Annual Report Finds Harvard Kennedy School Faculty Remains Largely White, Male
Harvard Square Celebrates Oktoberfest
Harvard Corporation Members Donated Big to Democrats in 2020 Elections
City Council Candidates Propose Strategies for Supporting Low-Income Residents at Virtual Forum
FAS Dean Gay Hopes to Update Affiliates on Ethnic Studies Search by Semester’s End
What is it that makes traveling by rail so romantic? It’s hard to picture such an experience without entering a reverie of frosted windows, those thin pieces of glass the only barriers between a passenger and primitive mountain ranges; the spectacle-wearing, newspaper-reading men who somehow make the daily news feel personal; and the warmth of coffee served by a gentle, seemingly all-knowing waiter, enjoyed amid the stillness of it all. There’s the quiet hush of conversation, made just incomprehensible beneath the steady rolling of the wheels; the unobtrusive, faint music that adds to the tender melancholy of the entire experience. Did we all watch “The Polar Express” too many times growing up, or is there indeed something to this slow-moving mode of travel that is undeniably enchanting?
Undoubtedly, it would be faster to travel by plane instead of train. While standing in the TSA line, a person could be productive and scan a few quick articles from different publications on Apple News instead of limiting themselves to a single, not to mention time-intensive, newspaper. Furthermore, it’s admittedly more convenient to pre-order coffee on a mobile app, bypassing the need to waste moments on communicating an in-person order and risk a delayed arrival at the gate. By the time our airport traveler sits in front of the windows exposing the concrete sea of tarmac, he’ll have read the news, drank his coffee, and be left with time to dive into the all-important world within his computer until it comes time to board. And if he faces a wall of boredom, the option stands to tap into his Instagram feed for a quick dopamine rush. Distraction is only ever so far away in our modern world; much easier to reach than enchantment.
Two such travelers may be heading towards the same destination, yet their experience of the journey is drastically different. Each decision of our airport traveler makes logical sense in terms of efficiency. The question, instead, is if efficiency and ease were ever worthy goals for our lives.
Sped up as we are in many aspects of our modern society, this metaphor between travelers is one that begins to define a disturbing majority of our days. From our gradual replacement of bookstores with Kindles to our preference for the convenience of Amazon Prime over small businesses, it seems we’ve reached the point where we must ask ourselves if we’ve given up too many of life’s meaningful moments for the sake of efficiency and productivity. Was it worth trading away life’s allure in the effort to speed it all up?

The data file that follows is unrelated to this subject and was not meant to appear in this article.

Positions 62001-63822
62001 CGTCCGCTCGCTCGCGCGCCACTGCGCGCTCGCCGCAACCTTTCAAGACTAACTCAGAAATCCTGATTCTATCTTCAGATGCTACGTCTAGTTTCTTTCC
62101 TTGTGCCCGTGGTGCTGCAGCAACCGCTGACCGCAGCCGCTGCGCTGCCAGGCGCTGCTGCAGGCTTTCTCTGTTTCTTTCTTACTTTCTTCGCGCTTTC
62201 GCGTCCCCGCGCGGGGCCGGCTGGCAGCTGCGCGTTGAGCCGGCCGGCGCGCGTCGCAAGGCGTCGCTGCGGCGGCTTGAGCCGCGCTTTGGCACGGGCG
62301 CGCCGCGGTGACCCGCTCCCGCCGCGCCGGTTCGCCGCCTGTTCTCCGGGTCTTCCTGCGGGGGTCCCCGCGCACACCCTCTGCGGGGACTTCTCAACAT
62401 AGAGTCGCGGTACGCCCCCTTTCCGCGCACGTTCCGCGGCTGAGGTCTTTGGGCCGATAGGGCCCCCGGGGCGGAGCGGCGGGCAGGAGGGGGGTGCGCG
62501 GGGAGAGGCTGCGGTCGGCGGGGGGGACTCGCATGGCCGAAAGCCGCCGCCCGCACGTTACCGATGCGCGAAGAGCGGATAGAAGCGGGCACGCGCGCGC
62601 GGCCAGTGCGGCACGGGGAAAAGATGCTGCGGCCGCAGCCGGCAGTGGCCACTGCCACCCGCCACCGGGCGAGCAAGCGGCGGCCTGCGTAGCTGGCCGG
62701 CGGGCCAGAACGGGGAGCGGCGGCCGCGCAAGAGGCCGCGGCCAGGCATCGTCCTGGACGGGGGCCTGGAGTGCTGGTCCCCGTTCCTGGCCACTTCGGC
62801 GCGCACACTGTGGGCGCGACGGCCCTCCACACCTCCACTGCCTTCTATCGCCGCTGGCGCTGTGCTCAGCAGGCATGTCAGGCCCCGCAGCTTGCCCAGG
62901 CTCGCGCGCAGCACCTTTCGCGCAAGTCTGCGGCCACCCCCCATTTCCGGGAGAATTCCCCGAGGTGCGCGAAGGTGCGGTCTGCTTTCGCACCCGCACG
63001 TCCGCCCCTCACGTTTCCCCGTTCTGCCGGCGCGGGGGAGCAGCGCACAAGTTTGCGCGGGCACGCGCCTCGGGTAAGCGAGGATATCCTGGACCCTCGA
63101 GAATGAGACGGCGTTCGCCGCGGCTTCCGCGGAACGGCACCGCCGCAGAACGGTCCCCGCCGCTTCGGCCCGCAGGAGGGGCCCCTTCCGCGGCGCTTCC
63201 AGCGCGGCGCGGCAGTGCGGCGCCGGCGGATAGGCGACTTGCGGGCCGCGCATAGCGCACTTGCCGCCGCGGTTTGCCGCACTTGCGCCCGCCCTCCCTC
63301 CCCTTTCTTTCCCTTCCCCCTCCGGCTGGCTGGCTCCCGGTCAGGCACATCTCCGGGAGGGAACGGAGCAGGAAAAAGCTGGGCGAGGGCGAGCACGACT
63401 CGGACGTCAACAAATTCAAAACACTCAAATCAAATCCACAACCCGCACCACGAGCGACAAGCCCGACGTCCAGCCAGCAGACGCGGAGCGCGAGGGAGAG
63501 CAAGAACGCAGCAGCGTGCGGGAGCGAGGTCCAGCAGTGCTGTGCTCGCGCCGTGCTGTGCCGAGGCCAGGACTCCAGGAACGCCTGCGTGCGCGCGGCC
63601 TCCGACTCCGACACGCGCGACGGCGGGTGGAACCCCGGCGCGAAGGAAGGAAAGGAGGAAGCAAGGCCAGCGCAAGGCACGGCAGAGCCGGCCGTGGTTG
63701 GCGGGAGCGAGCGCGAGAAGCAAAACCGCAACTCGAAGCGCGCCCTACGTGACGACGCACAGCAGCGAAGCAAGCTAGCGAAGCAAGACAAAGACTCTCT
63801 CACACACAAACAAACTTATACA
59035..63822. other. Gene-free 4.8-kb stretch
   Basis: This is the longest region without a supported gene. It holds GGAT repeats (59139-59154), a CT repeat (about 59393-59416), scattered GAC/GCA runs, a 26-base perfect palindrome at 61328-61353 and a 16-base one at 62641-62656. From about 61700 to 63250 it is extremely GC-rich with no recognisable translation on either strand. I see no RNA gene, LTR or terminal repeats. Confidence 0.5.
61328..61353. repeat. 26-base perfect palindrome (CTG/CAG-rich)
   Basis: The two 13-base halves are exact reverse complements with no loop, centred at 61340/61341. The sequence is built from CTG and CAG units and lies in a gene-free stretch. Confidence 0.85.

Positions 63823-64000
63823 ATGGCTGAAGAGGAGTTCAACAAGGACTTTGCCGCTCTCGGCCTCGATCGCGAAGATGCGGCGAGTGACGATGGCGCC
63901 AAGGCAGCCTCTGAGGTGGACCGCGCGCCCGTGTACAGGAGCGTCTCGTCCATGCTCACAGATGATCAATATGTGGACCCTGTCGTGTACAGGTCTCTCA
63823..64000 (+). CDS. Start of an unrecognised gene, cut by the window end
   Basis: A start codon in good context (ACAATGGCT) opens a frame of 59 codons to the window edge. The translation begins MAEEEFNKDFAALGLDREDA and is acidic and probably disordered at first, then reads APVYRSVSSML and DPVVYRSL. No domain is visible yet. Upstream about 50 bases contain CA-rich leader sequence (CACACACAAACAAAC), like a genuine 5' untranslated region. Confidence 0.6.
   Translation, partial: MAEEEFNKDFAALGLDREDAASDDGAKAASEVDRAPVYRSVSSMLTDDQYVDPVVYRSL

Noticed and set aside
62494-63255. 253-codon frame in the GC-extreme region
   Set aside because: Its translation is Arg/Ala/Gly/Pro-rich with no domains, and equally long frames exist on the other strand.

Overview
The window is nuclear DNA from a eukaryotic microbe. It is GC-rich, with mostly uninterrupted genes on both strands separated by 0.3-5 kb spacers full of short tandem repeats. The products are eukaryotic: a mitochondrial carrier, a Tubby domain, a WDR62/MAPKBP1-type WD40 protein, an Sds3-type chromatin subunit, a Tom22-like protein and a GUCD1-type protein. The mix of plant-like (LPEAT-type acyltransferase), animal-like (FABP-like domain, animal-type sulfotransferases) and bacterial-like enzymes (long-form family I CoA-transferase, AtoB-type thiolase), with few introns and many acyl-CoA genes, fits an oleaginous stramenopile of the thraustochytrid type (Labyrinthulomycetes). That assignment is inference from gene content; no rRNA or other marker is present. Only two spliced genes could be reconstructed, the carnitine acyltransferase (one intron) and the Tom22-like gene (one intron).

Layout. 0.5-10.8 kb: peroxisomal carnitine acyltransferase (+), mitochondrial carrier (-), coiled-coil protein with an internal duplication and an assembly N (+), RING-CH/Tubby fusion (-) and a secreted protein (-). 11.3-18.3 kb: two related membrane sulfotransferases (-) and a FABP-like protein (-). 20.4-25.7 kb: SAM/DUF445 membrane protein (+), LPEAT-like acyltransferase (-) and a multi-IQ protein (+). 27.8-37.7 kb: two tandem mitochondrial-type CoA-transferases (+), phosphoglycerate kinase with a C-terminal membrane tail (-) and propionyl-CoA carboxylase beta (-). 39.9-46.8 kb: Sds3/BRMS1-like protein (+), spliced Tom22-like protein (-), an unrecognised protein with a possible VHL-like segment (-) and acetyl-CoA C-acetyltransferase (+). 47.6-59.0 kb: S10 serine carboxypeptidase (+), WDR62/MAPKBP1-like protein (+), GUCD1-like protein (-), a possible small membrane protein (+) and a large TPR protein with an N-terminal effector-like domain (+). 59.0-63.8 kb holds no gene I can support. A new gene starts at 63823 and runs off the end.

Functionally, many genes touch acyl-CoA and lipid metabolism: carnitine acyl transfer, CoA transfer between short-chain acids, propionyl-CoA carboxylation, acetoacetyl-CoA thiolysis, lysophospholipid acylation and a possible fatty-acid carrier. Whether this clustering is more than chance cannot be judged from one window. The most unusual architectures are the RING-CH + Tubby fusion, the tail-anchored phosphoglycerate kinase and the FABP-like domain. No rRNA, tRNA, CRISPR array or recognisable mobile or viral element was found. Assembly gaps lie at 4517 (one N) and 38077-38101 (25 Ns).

In defending his decision to forgo the materialism and inconsequential pitter-patter of society for a deliberate life in the woods, Henry David Thoreau expressed a fear that had he not left, he might realize he had gone through all of life without taking time to live. I imagine there is suffocating gravity in such a fear realized.
“I did not wish to live what was not life, living is so dear,” he philosophizes. “I wanted to live deep and suck out all the marrow of life, to live so sturdily and Spartan-like as to put to rout all that was not life, ... to drive life into a corner, and reduce it to its lowest terms, and, if it proved to be mean, why then to get the whole and genuine meanness of it, and publish its meanness to the world; or if it were sublime, to know it by experience ...” He makes a worthy point here: Life need not be easy nor convenient for a person to be better off for having experienced it.
With convenience has come boredom, and an abundance of leisure time we spend online as a distraction. It’s in the recognition that there is inherent, intangible worth in slowing down that life has the chance to woo us once again. This, however, comes only to the person able to realize meaning cannot be pulled from convenience. To “suck the marrow out of life,” as Thoreau puts it, takes the sacrifice of our favorite distractions, a conscious step away from comfort and a legitimate commitment to interacting with the world as it stands in front of each of us. Perhaps, though, the work it would take is worth it.
With that, I encourage you to take life’s trains when they present themselves — if there is one truth in the end, it’s that regardless of what we do until we get there, we’re all heading to the same destination. Whether you interact with the world around you by taking the train or simply rush onto the plane, however, is up to you.
Rachel D. Levy ’22 is an Environmental Science and Public Policy concentrator in Pforzheimer House. Her column appears on alternate Mondays.
Have a suggestion, question, or concern for The Crimson Editorial Board? Click here.
Want to keep up with breaking news? Subscribe to our email newsletter.